This Week's Shows



Monday, July 5, 2010 

 We bring back Bob’s conversation with Pulitzer Prize winning historian David McCullough about 1776, his book on the American Revolution. It’s written as a companion work to John Adams, his celebrated biography of the second president, and includes research from hundreds of letters and several diaries kept by people on both sides of the conflict.  Then, Tom Bodett reflects on how history is part of the landscape in New England.


Tuesday, July 6, 2010

General Stanley McCrystal resigned late last month as the commander of the international troops in Afghanistan, ostensibly, due to disparaging comments about the Obama administration he and his staff made in a Rolling Stone article.  But at the heart of those comments was a debate about the current strategy in Afghanistan, an issue overlooked during the personnel change.  Caroline Wadhams is the Director for South Asia Security Studies at the Center for American Progress.  She’ll discuss the counterinsurgency strategy and its progress in Afghanistan.  Then, in their new book, Merchants of Doubt, historians of science Naomi Oreskes and Erik Conway tell the story of how for more than four decades, a small group of pro-industry, politically-connected scientists carried out effective campaigns to mislead the public.  They argue that ideology and corporate interests, helped by a lazy media, have clouded public understanding of some of the most critical issues of our time.


Wednesday, July 7, 2010

We continue our series of music interviews recorded at this year’s New Orleans Jazz Fest, this week with Roger Lewis, a founding member of the Dirty Dozen Brass Band. Lewis talks with Bob about his band’s progression from revolutionizing upstarts more than thirty years ago to established — though still inventive — old masters. Lewis spoke with Bob in the green room of the famous club Tipitina’s, in Uptown New Orleans.  Then, Truman Capote wrote the novella that became a beloved film classic starring Audrey Hepburn in her most iconic role.  But if Capote had had his way, Marilyn Monroe would have played the naïve and sprightly Holly Golightly in Breakfast at Tiffany’s, not Hepburn. Sam Wasson has authored a new book exploring the making of the movie and its influence on the contemporary woman — the “little black dress” is just the beginning. Wesson’s book is titled Fifth Avenue5 A.M.: Audrey Hepburn, Breakfast at Tiffany’s, and the Dawn of the Modern Woman.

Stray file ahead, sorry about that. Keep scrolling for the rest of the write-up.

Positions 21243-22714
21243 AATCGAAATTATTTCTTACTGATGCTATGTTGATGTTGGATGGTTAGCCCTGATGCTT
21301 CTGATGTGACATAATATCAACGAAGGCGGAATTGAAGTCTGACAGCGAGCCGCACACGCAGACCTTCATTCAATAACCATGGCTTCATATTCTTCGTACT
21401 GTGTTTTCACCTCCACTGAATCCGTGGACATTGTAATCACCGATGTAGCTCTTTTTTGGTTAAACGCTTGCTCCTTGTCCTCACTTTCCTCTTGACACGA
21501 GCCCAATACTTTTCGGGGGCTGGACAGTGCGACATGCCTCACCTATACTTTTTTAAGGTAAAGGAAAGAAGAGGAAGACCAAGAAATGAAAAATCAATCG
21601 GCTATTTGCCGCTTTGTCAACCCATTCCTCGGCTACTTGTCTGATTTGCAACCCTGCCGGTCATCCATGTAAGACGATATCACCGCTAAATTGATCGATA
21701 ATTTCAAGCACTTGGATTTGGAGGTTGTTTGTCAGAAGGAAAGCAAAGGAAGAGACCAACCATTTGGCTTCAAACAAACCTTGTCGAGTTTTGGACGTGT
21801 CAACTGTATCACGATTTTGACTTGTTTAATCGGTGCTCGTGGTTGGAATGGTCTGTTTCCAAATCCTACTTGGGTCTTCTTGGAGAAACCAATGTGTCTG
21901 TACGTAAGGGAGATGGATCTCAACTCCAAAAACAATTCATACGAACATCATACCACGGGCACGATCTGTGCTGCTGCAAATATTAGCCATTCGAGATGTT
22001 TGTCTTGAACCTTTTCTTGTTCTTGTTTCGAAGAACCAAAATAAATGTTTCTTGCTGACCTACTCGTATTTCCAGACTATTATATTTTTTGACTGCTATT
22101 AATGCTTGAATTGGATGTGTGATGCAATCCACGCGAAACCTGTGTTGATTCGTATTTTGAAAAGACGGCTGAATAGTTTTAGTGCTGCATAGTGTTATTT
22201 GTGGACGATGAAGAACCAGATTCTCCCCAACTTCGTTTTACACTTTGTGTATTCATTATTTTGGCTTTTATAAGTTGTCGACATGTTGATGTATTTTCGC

Thursday, July 8, 2010

Award winning writer William Dalrymple, author of The Last Mughal and From the Holy Mountain, has lived in and written about India for over twenty-five years.  His latest book, Nine Lives: In Search of the Sacred in Modern India, examines how ancient religious traditions are surviving and in many cases being adapted for a rapidly changing India.  Then, in celebration of Romantic composer Gustav Mahler 150thbirthday, Martin Goldsmith, host of Sirius XM’s Symphony Hall, explains the great composer’s life and music. 


Friday, July 9, 2010   

David Broder of The Washington Post joins Bob to talk politics.  Next, Bobby Bare Sr. and his son Bobby Bare Jr. join Bob to discuss a new CD they co-produced which celebrates the songwriting of Shel Silverstein. It’s called Twistable Turnable Man and features contributions from My Morning Jacket, John Prine, Kris Kristofferson, Ray Price, Todd Snider, Lucinda Williams and Nanci Griffith. The Bares each sing a song as well with Sr. covering “The Living Legend” and Jr. now singing the grown-up lead vocals with his daughter on “Daddy What If.”  Then, in this week’s installment of our ongoing series This I Believe, Bob talks with curator Dan Gediman about the essay of Chester Bowles.  He gave up a successful advertising business to be a public servant, political figure and diplomat. He worked in the Roosevelt and Truman administrations until 1948, when he was elected Governor of Connecticut. Bowles later served as U.S. Ambassador to India and Nepal.